As the community recovers following a disaster, it will be a priority to help those who have lost their homes with the rebuilding process. County and city jurisdictions will have similar but separate processes for rebuilding. It will be important to follow the guidelines set by whichever jurisdiction you live it. These guidelines will be published following a disaster.

Better Business Bureau (BBB) Tips

As evacuees return to their homes and assess how to rebuild, unethical businesses may emerge to try and take advantage of those recovering.

The following BBB tips will help victims rebuild and recover:

1. Watch out for scams

Unfortunately, consumers in disaster-stricken areas often become the victims of scammers looking to make money off misfortune. Consider is a red flag if a worker shows up on your doorstep unannounced without identification, the contractor claims to be FEMA-certified, doesn’t have a permanent place of business, or asks for personal information like bank account or social security numbers.

2. Check with your insurance

As soon as you can, call your insurance provider and ask about policy coverage and specific filing requirements. Take pictures of the damage and save all receipts including for food, lodging or other expenses that may be covered under your policy.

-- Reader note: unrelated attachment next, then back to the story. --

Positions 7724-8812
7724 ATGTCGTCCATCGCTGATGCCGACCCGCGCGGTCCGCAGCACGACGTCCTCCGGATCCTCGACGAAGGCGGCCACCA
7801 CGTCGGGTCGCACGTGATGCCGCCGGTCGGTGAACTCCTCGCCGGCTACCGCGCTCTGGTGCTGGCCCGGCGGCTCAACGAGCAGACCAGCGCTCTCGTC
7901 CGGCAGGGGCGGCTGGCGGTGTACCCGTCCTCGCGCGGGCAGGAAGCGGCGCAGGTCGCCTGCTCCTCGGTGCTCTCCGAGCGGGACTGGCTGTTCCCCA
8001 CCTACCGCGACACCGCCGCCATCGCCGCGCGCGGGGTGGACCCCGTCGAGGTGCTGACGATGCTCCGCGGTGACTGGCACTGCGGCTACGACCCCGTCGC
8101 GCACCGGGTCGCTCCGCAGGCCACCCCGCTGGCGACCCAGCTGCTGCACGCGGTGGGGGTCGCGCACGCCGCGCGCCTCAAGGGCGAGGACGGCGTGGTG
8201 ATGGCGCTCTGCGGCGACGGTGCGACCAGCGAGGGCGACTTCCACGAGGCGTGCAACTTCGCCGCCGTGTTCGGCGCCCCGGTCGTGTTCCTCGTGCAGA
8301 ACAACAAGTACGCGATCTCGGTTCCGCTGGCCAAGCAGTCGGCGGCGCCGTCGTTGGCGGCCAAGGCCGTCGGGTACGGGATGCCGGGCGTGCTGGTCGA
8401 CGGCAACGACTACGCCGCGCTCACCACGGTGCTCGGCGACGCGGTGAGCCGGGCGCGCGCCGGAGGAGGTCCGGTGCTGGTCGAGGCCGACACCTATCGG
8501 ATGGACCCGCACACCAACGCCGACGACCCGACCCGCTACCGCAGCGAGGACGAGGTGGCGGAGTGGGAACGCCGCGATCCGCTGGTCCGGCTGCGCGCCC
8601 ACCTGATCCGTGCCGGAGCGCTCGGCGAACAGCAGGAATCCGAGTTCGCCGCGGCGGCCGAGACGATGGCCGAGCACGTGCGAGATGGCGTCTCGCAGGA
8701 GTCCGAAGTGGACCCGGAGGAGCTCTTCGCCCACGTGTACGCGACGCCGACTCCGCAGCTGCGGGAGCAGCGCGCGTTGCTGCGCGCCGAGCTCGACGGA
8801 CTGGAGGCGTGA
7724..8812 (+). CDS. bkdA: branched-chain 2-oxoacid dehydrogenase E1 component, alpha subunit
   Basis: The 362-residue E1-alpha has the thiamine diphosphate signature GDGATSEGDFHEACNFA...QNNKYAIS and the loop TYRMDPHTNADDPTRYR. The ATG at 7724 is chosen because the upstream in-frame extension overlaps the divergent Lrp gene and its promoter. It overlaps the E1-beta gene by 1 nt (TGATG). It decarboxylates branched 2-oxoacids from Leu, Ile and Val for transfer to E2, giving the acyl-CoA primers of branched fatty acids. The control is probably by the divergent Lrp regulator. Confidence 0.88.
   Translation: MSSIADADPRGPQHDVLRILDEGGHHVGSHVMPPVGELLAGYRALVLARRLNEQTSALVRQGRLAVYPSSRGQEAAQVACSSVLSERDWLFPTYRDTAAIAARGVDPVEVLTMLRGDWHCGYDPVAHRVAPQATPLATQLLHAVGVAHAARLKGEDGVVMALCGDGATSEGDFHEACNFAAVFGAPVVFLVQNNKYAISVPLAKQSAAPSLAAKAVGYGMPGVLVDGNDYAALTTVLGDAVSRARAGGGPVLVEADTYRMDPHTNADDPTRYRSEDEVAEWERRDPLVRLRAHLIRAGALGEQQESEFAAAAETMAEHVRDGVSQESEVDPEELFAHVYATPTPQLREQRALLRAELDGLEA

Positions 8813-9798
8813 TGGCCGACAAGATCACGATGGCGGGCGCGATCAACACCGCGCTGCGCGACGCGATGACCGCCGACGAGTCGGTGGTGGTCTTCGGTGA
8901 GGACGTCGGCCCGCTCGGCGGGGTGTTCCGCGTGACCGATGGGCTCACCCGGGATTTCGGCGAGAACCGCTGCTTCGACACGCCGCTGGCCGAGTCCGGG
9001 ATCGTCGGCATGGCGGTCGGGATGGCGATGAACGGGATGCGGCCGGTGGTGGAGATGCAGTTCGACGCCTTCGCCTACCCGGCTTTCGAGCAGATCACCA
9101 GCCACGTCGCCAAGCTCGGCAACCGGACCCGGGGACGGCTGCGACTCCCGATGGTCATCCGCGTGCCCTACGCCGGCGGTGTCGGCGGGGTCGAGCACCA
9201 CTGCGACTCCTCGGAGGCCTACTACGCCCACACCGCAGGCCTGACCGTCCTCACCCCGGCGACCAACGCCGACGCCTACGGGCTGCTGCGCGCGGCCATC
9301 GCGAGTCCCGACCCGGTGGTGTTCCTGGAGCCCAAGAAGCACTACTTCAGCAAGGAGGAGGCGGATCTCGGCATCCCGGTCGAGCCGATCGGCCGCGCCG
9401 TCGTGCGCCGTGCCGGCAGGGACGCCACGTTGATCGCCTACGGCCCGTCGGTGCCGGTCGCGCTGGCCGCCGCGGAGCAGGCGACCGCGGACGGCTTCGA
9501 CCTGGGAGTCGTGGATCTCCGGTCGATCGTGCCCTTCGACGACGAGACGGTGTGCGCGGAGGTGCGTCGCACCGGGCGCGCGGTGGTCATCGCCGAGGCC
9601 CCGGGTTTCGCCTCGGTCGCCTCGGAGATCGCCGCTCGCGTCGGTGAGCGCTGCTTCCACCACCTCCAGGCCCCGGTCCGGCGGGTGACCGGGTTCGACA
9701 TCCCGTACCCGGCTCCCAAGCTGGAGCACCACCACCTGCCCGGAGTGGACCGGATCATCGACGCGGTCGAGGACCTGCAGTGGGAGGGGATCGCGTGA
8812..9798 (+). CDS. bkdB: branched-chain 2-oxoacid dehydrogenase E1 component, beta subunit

3. Take your time

Don’t be pressured into making an immediate decision with long term impact. Don’t rush into decisions and don’t automatically hire the first contractor who comes along.

4. How to find a business

Visit to find a trustworthy contractor near you. A contractor’s BBB profile includes company information, a BBB rating, a complaint history, and reviews from past customers.

5. Make sure they’re licensed

You can verify that a contractor is licensed through the Contractors State License Board (CSLB). It is a felony to contract without a license in a declared disaster area.

6. Get it in writing

Make sure you get a written contract from anyone you hire. It should specify the work to be done, the materials to be used, and the price breakdown for both labor and materials.

7. Don’t pay in full before work starts

CSLB advises that you pay no more than ten percent down or $1,000 in advance and don’t be pressured to pay cash. Don’t’ let the payments get ahead of the work.

8. What to do if you have a problem

If you are having issues with your contractor and despite your best efforts they can’t be fixed, file a complaint with the BBB. It is also wise to file a complaint with the CSLB.